The Slovenia Times

Adaptability Is the Way Forward



The numbers are striking. Statistics from the European Federation of Management Consultancies Associations show that in the 1990s, the Slovenian management consulting industry had an average growth rate of 13% a year. 2005, the year following EU membership, saw an additional 9% growth, generating a EUR120 million profit for that year. 2007 saw the industry grow by a whopping 19,5%, and in 2008 the trend continued with 17% growth.

A different ball game

2009. Recession. And with it unforseen challenges for consultancy companies across the globe. Slovenia was no exception: the fact that in 2009 the consultancy sector is expected to have grown by 1-3% following years of double-digit growth speaks for itself. But even though it's been modest, there has been growth. How has it been achieved?

Driving factor

The answer can be summed up in one word: adaptability. With the market as a whole changing, consultancy agencies had to change with it. Mr Janko Arah, head of Arah Consultancy in Ljubljana, points out that in the recession period there were more company liquidations than startups, and more terminations of employment relations than new employment. So the challenge for consulting companies was to adjust its activities to the new market demand.

Deloitte, a global consultancy firm with offices in Slovenia, noticed similar changes. They describe "a significant increase in requests for risk management, human capital, fraud protection, and strategy realigniment" during the economic downturn. "Overall we have seen a significant trend toward the public sector, an increase in competition for tenders, and a realignment of pricing", a spokesperson added.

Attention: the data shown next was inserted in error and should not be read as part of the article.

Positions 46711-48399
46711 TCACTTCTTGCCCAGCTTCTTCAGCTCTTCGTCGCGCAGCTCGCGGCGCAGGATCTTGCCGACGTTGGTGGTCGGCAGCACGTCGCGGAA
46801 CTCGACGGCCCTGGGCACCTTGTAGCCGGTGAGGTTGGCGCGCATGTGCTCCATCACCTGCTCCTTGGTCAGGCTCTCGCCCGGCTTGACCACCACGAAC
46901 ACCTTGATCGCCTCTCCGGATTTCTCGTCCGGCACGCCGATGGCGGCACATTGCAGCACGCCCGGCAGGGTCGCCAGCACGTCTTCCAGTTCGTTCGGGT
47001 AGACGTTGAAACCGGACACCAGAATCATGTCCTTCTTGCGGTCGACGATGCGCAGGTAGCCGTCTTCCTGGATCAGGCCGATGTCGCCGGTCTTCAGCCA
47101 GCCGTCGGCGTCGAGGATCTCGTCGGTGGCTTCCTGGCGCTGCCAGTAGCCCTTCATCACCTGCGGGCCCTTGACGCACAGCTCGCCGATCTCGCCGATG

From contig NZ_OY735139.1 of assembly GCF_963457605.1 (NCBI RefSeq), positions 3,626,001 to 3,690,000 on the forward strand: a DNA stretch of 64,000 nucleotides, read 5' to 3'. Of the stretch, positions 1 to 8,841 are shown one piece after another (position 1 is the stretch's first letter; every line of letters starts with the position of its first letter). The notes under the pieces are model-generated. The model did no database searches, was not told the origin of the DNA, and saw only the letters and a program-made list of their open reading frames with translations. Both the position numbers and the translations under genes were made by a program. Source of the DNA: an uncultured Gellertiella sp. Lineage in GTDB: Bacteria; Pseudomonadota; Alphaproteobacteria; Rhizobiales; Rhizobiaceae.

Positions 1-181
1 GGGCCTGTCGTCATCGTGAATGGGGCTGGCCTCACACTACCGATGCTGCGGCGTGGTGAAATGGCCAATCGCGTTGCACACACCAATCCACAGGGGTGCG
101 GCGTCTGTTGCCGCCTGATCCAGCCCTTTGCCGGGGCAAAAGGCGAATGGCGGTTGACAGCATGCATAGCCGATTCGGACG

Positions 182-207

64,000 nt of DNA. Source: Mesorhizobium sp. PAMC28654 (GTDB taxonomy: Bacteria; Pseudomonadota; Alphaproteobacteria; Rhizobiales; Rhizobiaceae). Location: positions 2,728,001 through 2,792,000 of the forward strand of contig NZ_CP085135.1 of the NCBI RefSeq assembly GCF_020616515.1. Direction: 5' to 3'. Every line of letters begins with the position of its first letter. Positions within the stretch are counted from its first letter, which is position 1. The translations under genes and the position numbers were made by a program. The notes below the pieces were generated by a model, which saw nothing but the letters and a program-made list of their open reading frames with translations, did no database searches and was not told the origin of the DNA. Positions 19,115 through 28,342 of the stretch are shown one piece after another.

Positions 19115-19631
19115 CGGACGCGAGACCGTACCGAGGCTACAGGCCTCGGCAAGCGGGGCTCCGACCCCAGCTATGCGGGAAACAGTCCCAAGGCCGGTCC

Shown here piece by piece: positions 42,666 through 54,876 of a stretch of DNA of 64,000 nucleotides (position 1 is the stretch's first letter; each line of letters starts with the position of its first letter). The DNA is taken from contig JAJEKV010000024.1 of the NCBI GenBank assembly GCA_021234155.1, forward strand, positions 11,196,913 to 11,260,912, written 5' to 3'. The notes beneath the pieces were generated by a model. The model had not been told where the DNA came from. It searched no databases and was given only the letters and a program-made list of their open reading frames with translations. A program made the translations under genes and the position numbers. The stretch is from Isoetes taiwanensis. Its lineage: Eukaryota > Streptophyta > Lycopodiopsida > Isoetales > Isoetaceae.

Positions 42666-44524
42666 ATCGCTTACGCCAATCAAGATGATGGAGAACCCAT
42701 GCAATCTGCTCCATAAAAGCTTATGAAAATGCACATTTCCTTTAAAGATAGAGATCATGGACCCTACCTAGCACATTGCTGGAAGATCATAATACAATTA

This fall and change in demand has brought about an unexpected benefit, industry insiders say: a fundamental re-think of the sector from within the sector itself. Most agree this has been crucial given that the finger of blame for the recession has often been pointed at the consultancy industry.

"Recession is not a Slovenian phenomenon - it is a global problem with global and local roots", said Mr Arach. "In my opinion, very 'innovative' consultants who have advised bank managers, insurance companies and other American or global players contributed to the economic downturn by promoting and supporting unrealistic business decisions."

Strategic position

There is no doubt that the recession has posed challenges for business. But by being flexible and adaptable, it's a challenge which many companies have managed to meet - consultancy firms included. Slovenian consultancy firms believe that they are in a better position to emerge from the crisis stronger than in some other European countries, such as Portugal. They belive their strength lies in their good market position and prospective foreign markets such as southeast Europe.

Mr Peter Kraljič, of McKinsey consulting group, predicts that the growth of consultancy firms is far from over. "The demand for consulting services will grow in line with overall economic and industry growth," he says "yet probably also with increasing regional differences, reflecting growing yet different needs."


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